The image of Dan Gable sitting at a sewing machine makes me smile.

The juxtaposition of Mr. Intensity, Mr. Competitive, Mr. Ironman doing something usually associated with a more genteel crowd is just funny.

For those of you who don’t know who Gable is, the short story is that he is perhaps the best wrestler and wrestling coach of all time. And he’s from Iowa.

He lost only one match during his entire college career at Iowa State University and he went on to win a gold medal at the 1972 Olympics in Munich without surrendering a single point to any opponent. He then coached the University of Iowa wrestling team to 15 NCAA team titles from 1976 to 1997.

In an era in which “legendary” is ascribed to people with dubious connections to the word, Gable, 63, owns it.

His appearance at a sewing machine is part of an Iowa Public Television, or IPTV, special titled “Quilts of Valor” that will debut at 3 p.m. Saturday, March 3. The program tells the story of an effort that was begun in 2003 by a service mom in Delaware to make quilts for veterans who had been wounded physically and/or psychologically in the War on Terror.

The effort has now grown into a national nonprofit organization that has so far awarded some 61,458 quilts, including at least one in the Quad-Cities, according to the latest figure on the group’s website, qovf.org.

For part of the Iowa angle to the story, the IPTV producer asked Gable to make a quilt. Cameras show Gable as Alex Anderson, formerly host of HGTV’s “Simply Quilts” program, explains what the “foot” of the sewing machine is and how to make it go forward to create stitches.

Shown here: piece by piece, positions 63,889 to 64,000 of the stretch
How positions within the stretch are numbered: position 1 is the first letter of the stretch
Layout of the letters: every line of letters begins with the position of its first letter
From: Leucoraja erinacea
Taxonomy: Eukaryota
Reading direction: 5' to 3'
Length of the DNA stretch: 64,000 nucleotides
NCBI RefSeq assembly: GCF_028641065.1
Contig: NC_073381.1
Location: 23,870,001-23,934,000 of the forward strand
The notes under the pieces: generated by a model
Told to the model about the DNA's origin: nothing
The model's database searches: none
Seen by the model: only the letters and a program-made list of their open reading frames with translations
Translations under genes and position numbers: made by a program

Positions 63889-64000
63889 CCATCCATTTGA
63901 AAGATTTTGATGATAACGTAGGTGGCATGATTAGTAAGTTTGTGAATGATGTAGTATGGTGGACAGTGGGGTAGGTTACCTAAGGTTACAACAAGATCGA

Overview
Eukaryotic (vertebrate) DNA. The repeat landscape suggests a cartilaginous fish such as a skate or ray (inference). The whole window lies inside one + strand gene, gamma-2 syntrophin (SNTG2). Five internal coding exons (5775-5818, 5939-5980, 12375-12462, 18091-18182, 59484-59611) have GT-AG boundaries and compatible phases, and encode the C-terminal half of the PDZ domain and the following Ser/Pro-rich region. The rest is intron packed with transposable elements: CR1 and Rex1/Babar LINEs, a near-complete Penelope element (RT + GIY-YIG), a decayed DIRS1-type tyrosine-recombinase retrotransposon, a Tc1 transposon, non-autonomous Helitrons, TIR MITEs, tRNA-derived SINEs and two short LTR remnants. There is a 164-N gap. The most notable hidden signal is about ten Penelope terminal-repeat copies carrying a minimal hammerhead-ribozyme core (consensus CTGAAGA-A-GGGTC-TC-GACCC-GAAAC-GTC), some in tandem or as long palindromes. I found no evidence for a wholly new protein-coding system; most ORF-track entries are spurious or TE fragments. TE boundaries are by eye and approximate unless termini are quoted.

Gable, ever the competitor, spends a full eight hours sewing together red, white and blue pieces of material to create a pattern called Split Rail Fence.

The cameras also follow him as he presents his quilt to former Iowa Army National Guard Spc. Dustin Morrison, 21, of New Market, Iowa.

Morrison was wounded April 11, 2011, in Afghanistan when the mine-resistant vehicle in which he was riding hit an improvised explosive device. The vehicle’s gunner was killed and two others were injured. Morrison’s injuries — particularly to his lungs — were so severe that he was not expected to survive.

But survive he did.

“He had to fight for his life. … and I think that will is really important,” Gable says, in making the presentation. “I am glad to be able to present a piece of comfort to a young man that stood up for his country.”

Gable had wanted his quilt to go to a wrestler and Morrison wrestled in high school. The presentation was made in a locker room at Iowa State before a wrestling meet that Gable was covering for IPTV. Also in the room were some of Morrison’s friends and teammates as well as one of his wrestling coaches.

The show is narrated by Marianne Fons, the host of IPTV’s “Fons & Porter’s Love of Quilting,” the most-watched quilting show in the country.

She interviews Catherine Roberts, the mom who founded Quilts of Valor when her son was being deployed to Iraq, who now lives in Washington and is the group’s executive director.

The show also follows Minnesota quilters on a bus trip to Texas to deliver more than 1,000 quilts to combat veterans at Fort Hood and Fort Sam Houston.

To me, though, Gable is the most interesting person to watch.

“Gold medals aren’t really made of gold,” he once said. “They’re made of sweat, determination and a hard-to-find alloy called guts.”

Gable has them. He even has the guts to sew.

But then as he also has said, “Once you’ve wrestled, everything else in life is easy.”

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